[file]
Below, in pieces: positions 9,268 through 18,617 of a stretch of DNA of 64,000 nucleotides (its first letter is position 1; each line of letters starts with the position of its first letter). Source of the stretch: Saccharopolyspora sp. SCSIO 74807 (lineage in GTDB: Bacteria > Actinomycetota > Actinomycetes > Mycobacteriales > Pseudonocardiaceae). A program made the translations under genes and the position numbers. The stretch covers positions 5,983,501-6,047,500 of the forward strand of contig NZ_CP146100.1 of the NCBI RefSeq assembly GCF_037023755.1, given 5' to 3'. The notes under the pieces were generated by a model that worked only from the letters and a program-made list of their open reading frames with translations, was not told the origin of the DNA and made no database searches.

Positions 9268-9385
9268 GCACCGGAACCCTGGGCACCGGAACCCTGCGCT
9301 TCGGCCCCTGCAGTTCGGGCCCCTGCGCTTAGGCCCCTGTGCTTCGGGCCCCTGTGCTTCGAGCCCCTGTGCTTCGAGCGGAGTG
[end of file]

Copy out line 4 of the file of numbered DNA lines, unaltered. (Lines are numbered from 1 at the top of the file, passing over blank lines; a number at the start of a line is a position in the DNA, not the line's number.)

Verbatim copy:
9301 TCGGCCCCTGCAGTTCGGGCCCCTGCGCTTAGGCCCCTGTGCTTCGGGCCCCTGTGCTTCGAGCCCCTGTGCTTCGAGCGGAGTG